Money matters: Many developers are keen to retain planning permission for stalled schemes until the property market recovers, but this is fraught with complications
With the fall in property prices, many development proposals have become financially unviable and developers are looking to preserve planning permission until market conditions improve. However, this is more complicated than it seems. In 2004, the Planning and Compulsory Purchase Act reduced the life of planning permissions from five years to three. Furthermore, it effectively removed the possibility of renewing permissions: if a permission expires, a new application has to be made.
Developers applying for fresh permission face considerable expense. They may also find that planning policies have changed by the time they do. For instance, as local authorities are starting to adopt local development frameworks, more onerous conditions or section 106 obligations may apply, including increased contributions towards local infrastructure.
As such, many businesses will be looking to keep existing planning permissions alive until market conditions improve. This can, of course, be done by commencing development. Carrying out a “material operation”, as defined in section 56 of the Town and Country Planning Act 1990, may involve as little as demolishing a wall or digging a trench to contain the foundations. Once this first step has been taken, the permission will remain indefinitely.
However, developers should examine all the conditions of their permission and any regulations agreements with local authorities before doing this to ensure they do not encount er unexpected expenses or hurdles.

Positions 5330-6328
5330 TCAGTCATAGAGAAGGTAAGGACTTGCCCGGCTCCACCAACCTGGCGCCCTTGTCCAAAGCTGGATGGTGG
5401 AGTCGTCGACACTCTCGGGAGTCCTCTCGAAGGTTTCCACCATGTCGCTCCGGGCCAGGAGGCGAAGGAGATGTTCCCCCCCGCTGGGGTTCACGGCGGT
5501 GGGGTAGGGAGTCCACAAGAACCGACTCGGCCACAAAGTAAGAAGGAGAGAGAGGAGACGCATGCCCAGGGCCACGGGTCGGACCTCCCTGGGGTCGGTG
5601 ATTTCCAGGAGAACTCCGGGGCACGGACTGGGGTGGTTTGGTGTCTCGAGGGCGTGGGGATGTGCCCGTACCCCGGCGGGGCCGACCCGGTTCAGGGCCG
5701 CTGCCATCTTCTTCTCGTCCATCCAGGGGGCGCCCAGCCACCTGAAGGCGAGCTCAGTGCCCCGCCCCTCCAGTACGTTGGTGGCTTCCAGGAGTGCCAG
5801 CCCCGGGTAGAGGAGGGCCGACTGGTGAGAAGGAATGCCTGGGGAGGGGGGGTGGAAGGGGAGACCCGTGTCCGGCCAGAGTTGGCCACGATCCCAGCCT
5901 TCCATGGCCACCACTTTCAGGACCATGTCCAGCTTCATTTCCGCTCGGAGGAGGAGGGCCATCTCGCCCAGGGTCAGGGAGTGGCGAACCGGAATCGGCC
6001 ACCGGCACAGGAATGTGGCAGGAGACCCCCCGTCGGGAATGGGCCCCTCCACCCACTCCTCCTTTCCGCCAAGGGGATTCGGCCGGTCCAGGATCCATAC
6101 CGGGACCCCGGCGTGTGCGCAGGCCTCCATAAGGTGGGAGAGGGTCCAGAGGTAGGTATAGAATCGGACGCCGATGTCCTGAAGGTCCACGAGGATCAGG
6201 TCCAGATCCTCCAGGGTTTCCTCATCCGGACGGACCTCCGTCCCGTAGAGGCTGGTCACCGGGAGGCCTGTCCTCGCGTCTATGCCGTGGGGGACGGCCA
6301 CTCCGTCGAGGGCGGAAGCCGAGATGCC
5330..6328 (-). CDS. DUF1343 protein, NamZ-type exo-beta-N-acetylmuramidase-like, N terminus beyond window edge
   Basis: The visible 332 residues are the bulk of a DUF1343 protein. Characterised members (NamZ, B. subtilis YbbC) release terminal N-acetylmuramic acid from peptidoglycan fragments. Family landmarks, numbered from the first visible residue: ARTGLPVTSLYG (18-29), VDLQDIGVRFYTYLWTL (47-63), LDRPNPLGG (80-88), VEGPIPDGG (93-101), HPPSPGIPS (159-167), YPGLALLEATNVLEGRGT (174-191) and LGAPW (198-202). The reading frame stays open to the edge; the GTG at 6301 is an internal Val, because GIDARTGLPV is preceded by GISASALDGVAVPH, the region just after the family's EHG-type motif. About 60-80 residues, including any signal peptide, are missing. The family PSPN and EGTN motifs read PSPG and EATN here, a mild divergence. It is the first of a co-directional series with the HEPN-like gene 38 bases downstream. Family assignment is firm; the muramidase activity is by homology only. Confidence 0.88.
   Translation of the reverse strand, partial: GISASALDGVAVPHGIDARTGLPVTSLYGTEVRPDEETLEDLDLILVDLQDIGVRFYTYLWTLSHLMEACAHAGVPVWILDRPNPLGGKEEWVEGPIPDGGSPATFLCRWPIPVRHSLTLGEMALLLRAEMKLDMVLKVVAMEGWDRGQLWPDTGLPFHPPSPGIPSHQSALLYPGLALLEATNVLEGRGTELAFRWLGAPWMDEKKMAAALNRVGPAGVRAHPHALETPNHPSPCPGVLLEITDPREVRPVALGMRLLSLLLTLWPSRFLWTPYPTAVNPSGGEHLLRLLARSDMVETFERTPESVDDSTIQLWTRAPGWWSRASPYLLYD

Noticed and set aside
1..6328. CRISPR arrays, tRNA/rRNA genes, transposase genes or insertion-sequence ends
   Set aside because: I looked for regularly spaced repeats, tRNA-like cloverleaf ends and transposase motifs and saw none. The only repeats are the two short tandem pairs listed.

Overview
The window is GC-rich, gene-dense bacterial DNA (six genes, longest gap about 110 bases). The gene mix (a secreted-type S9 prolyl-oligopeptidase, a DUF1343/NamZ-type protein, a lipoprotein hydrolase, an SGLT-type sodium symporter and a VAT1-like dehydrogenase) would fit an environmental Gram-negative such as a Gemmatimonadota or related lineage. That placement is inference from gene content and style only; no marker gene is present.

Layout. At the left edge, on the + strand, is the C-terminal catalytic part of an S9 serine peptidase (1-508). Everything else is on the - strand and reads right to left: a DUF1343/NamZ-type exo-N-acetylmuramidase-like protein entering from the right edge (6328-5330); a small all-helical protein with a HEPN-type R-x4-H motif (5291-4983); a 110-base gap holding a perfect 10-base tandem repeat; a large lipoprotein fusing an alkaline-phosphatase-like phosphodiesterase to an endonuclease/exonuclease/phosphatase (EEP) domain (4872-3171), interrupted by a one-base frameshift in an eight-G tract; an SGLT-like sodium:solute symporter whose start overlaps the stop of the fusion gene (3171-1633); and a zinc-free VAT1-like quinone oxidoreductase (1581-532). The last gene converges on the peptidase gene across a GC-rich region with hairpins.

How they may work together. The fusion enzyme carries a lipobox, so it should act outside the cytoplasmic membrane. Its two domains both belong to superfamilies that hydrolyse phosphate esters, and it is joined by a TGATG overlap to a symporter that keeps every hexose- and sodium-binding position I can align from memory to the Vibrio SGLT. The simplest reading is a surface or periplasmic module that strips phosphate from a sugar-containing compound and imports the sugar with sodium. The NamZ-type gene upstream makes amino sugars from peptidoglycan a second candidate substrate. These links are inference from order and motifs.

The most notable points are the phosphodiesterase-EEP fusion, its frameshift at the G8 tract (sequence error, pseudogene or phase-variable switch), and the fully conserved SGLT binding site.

For instance, permission is not valid until any reserved matters applications and pre-commencement conditions have been discharged. Before that, a material operation may well be in breach of planning control. Of course, discharging these conditions will cost money.
Developers should also pay attention to the conditions of their section 106 agreements.
Beginning development may involve as little as demolishing a wall or digging a trench to contain the foundations. Once this is done permission will remain indefinitely
In many cases, obligations must be fulfilled and financial contributions paid as soon as work begins on site. If this is the case, developers should ensure that the payments triggered by material operation will be affordable. If the amount owed on commencement is modest, it may be worth paying it. After all, if the local authority accepts the payment, it will find it difficult to claim later that the permission was not valid when work commenced.
Developers should also look at how “commencement” – often referred to in section 106 agreements as “implementation” – is defined in their particular agreements. Operations such as demolition and site preparation will often not trigger section 106 payments, but could constitute commencement under section 56 and thus keep a planning permission alive.
If all else fails, it may be possible, especially in the current climate, to negotiate amendments to section 106 agreements with the local authority. Even for new planning applications the poor state of the property market has become a consideration, in that it is being used to justify lower infrastructure contributions and less affordable housing in schemes. Planning authorities that are keen for new developments of the type being proposed to begin may be willing to reduce their normal requirements on this basis.
As far as existing planning agreements go, section 106A (1) of the Town and Country Planning Act 1990 makes it clear that a bilateral section 106 obligation can always be modified by agreement between the parties. Modifications might include, for instance, a later trigger point for payments due under the agreement, a phased approach so that the part payable on commencement is modest, with the balance due later in the process or even a reduction in the requirements.
Despite all the rules and regulations, many local authorities are ultimately keen for development in their areas to continue and may be prepared to be flexible.
Nigel Hewitson is head of planning at Norton Rose
Original print headline: Can you dig it?